The one “Please Call Me” question Vodacom refuses to answer

DJ...

Banned
Joined
Jan 24, 2007
Messages
70,287
It's quite simple, really: Makate conceptualised the idea - he did not invent it. Vodacom began to build it. By law, MTN invented it. The likelihood that both providers came up with such a non-core service, which was quite arbitrary and unique in the market, at exactly the same times with almost identical concepts using the same terminology, is nigh on impossible.


Now put on your tin-foil hats: We know that Makate conceptualised the idea first but is not the inventor. Either Vodacom wasn't the only group he sold the idea to, or there was in all likelihood some corporate espionage going on at the time and MTN had more resources to throw at this, from both legal and dev. The fact that MTN didn't sue is a very odd one for me to accept without contemplating that they maybe, knowingly, accepted the IP from a Vodacom employee and were aware that the Vodacom employee had sold the concept to Vodacom bosses. If this is the case, it's plausible that Makate had no right to release this idea to MTN under any circumstances and MTN were aware of this. And if you look at how this has played out, everyone is a winner in the end, as VC retain profits without paying the IP holder, MTN retain rights and full IP, and Makate gets his share as well. Perhaps there's no need to stir this hornet's nest much further? :D
 

Emjay

Executive Member
Joined
Jun 18, 2005
Messages
9,463
It's an interesting idea. It has a little bit of a conspiracy theory to it though. Vodacom are not winners in my mind. I still think they were trying to protect Knott-craig's reputation.
 

falcon786

Executive Member
Joined
Jan 29, 2011
Messages
9,988
It's an interesting idea. It has a little bit of a conspiracy theory to it though. Vodacom are not winners in my mind. I still think they were trying to protect Knott-craig's reputation.
Well I do think he is a very shrewd business person but if that's the exact passage quoted from his book then it's clear that he does not explicitly claim the idea as his own alone.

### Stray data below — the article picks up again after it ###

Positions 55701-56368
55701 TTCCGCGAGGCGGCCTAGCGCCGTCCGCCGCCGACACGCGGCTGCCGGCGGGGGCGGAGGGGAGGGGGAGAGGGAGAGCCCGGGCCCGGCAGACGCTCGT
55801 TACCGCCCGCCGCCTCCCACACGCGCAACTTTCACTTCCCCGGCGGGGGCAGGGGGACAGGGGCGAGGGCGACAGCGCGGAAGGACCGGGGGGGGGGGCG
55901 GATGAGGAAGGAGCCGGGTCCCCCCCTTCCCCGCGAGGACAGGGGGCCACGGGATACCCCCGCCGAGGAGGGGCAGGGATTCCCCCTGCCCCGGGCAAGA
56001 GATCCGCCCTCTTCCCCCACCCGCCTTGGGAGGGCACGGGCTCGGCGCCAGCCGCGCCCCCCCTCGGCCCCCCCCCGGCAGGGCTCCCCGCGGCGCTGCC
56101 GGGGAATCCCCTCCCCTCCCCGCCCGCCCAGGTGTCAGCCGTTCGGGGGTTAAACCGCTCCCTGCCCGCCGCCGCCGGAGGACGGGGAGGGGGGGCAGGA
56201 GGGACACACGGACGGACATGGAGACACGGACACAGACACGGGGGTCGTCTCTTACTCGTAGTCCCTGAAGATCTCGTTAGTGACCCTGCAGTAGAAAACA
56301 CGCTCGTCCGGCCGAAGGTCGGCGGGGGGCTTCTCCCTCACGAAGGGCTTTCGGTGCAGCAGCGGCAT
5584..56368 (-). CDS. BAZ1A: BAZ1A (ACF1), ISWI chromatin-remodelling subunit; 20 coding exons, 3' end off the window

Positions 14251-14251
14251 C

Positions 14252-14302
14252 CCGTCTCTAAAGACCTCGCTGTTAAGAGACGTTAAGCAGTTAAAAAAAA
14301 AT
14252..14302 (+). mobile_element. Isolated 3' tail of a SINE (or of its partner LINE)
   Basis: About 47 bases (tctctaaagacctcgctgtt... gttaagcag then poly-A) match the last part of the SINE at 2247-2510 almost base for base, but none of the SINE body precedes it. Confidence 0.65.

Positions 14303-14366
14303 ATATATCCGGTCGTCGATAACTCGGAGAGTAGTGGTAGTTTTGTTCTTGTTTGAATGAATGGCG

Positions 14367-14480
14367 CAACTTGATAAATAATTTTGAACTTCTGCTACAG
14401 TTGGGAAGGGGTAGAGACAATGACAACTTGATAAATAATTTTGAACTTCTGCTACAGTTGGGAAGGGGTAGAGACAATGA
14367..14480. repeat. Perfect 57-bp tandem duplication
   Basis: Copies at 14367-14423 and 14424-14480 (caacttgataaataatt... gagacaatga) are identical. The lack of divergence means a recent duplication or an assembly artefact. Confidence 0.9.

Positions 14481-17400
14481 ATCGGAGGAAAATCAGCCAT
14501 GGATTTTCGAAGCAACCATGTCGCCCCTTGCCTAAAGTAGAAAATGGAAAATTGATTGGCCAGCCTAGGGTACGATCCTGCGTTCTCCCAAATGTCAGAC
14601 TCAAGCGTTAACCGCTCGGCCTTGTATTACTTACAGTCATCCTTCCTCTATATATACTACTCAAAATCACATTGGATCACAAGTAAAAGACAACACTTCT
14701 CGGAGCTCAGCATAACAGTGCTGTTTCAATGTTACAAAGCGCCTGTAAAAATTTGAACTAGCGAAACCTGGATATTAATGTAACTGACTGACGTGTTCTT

Hard to pin his claim as a lie based on an ambiguous passage like that alone.
 

DJ...

Banned
Joined
Jan 24, 2007
Messages
70,287
It's an interesting idea. It has a little bit of a conspiracy theory to it though. Vodacom are not winners in my mind. I still think they were trying to protect Knott-craig's reputation.
If they beat Makate in court (and know that he gave the info to MTN) they'd have had a case for the IP and the tables would have turned heavily in their favour. Hence why MTN and VC perhaps previously agreed not to enforce the IP rights so quickly. If MTN lost it, it would have been catastrophic for them and they'd have come out of this looking something awful, had they enforced the IP.

Instead, with Masake winning his case, MTN retain IP but don't take legal action against VC who in turn don't play the IP-secret trading card. Makate gets a small cut. Easy-peasy...:D
 

JustAsk

Expert Member
Joined
Sep 11, 2007
Messages
2,937
The fact that MTN didn't sue is a very odd one for me to accept without contemplating that they maybe, knowingly, accepted the IP from a Vodacom employee and were aware that the Vodacom employee had sold the concept to Vodacom bosses.
A more plausible explanation would be that it would've been shortsighted for MTN to sue as "please call me's" generates call backs (and therefor revenue) for both networks.

I'm also of the opinion that these networks don't patent these "services" for exclusive use but simply to keep the other guy from patenting it.
 

Emjay

Executive Member
Joined
Jun 18, 2005
Messages
9,463